Though Jwar Bhata was his first film, it was the success of Jugnu that took his fame to heavens. He single-handedly redefined histrionics in one screen portrayal after another—from Shaheed 1948, Andaz 1949, Devdas 1955, Naya Daur 1957, Gunga Jumna 1961, and Mughal-e-Azam 1960—and from Ram Aur Shyam 1967, Gopi 1970, Kranti 1981, to Shakti 1982, Mashaal 1984and Saudagar 1991. In his illustrious career, he refined acting to an art form of exalted brilliance. Down the decades every actor of calibre has held him in high respect as the reference point in acting. He went to no school of acting but created his own method of emoting long before ‘method acting’ came to be known in India or abroad. His varied range of histrionics won him spontaneous admiration while he has been considered the epitome of fine acting for generations of actors who looked up to him for inspiration. His understated elegance and voice modulation have become role models for scores of actors over the years.
Jaya Bachchan is on record to have said: “When Abhishek took the decision to become a film actor, I told him to watch all of Dilip Sahab’s classics and learn some essential lessons from them without trying to copy him. For instance, how many actors of our cinema know how to use silence to enhance the import of dramatic or emotional moment?” Superstar Amitabh Bachchan too minces no words and says: I had always admired the actor in Dilip Sahab much before I came across Ganga Jumna. But the film became special to me after seeing Dilip Sahab’s versatility as the villager from UP possessing the perfection of the dialect and its delivery. It was impossible for me to imagine at that time, being from UP, how someone not connected to the state, could deliver such a flawless performance, nuances and all, for the character.”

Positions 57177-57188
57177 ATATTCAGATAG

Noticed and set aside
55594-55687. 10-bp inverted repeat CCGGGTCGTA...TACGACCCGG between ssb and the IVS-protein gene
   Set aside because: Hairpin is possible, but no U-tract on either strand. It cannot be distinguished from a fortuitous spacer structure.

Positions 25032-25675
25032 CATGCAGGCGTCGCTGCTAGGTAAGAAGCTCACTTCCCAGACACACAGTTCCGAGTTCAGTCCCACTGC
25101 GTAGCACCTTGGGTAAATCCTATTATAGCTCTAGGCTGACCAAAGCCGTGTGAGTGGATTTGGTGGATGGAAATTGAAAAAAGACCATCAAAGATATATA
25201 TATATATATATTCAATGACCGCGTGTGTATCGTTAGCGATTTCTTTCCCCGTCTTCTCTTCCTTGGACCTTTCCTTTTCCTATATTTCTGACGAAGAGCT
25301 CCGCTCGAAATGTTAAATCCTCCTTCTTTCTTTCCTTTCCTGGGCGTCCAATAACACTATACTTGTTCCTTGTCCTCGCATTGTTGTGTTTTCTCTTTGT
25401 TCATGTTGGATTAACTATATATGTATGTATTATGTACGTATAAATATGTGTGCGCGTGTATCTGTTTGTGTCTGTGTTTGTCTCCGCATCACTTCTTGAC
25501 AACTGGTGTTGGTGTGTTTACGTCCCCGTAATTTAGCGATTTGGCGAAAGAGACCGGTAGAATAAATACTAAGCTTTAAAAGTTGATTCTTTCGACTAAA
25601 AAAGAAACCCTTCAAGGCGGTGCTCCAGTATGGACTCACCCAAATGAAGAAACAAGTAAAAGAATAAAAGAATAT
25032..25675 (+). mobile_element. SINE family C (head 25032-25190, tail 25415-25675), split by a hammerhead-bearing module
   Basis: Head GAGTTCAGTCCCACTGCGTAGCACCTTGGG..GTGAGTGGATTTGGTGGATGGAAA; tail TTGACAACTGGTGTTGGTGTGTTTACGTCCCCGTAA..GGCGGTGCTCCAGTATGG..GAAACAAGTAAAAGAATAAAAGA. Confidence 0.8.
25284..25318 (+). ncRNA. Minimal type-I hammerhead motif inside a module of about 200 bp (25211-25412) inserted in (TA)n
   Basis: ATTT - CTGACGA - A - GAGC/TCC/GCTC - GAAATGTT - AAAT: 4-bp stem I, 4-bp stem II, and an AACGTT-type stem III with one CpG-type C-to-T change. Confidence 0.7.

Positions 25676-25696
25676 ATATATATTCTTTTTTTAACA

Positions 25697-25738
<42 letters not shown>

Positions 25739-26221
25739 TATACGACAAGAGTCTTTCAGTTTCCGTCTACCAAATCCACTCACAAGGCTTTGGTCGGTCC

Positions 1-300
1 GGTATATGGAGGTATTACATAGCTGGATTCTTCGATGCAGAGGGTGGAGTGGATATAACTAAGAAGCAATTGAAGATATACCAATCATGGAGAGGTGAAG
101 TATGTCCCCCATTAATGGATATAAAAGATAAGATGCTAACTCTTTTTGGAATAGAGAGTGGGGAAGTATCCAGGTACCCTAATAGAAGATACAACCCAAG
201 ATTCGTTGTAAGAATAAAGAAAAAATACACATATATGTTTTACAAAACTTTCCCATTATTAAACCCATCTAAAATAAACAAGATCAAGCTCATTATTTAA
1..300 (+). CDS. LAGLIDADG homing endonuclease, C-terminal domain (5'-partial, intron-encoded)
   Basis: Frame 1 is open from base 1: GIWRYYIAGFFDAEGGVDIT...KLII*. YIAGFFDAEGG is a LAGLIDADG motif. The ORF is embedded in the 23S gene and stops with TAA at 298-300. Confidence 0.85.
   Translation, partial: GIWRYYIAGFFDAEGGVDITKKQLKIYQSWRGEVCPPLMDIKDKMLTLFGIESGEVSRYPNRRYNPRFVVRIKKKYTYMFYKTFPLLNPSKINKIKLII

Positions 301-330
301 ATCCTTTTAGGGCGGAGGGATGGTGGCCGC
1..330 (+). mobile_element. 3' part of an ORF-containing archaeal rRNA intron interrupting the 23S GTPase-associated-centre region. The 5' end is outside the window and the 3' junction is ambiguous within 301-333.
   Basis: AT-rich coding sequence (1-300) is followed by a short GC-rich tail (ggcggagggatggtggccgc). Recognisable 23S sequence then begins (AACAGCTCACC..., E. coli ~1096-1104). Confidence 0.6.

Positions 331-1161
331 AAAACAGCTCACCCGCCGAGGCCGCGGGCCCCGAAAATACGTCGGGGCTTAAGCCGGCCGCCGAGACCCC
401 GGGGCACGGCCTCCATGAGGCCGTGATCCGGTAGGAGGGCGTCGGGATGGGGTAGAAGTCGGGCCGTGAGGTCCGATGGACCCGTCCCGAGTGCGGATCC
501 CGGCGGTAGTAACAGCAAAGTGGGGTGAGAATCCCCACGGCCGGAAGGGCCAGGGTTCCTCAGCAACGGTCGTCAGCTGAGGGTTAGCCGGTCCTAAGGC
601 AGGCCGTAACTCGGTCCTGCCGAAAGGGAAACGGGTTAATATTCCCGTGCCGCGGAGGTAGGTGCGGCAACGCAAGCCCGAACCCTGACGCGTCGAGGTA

Dilip Kumar was extremely handsome, radiant, elegant, sophisticated and regal in bearing and mannerism. But fame came to him through focused hard work, diligence and capacity to emote characters as diverse as insouciant Ganga (Ganga Jumna), reverence of Shyam (Ram aur Shyam) and intensity of Devdas (Devdas). He was full of gratitude for Ashok Kumar (Ashok Bhaiyya for him) for mentoring he provided in early years on the sets.
On the sets of Devdas he was troubled by the thought that the heavy measure of pain and despondency that he used to carry could mislead the more vulnerable youth to belie that alcoholism offers the best escape from the pain of losing in love. He writes: “The dialogues of Devdas are replete with a haunting sensitivity, spontaneity and meaning. They came from the pen of Rajinder Singh Bedi, one of those rare Urdu writers whose syntax was so perfect that the simple lines he wrote inspired actors to build up deep emotions in their rendering.”
In his demise, the Indian filmdom has lost not merely an actor, but a fine human being to which the industry always looked up to as a beacon of guidance, an artiste who showed profound commitment to social causes, a mind that constantly thought of raising the level of art to realities of life. He would remain a fount of inspiration for generations to come.
M A Siraj is Bengaluru based seasoned writer and journalist.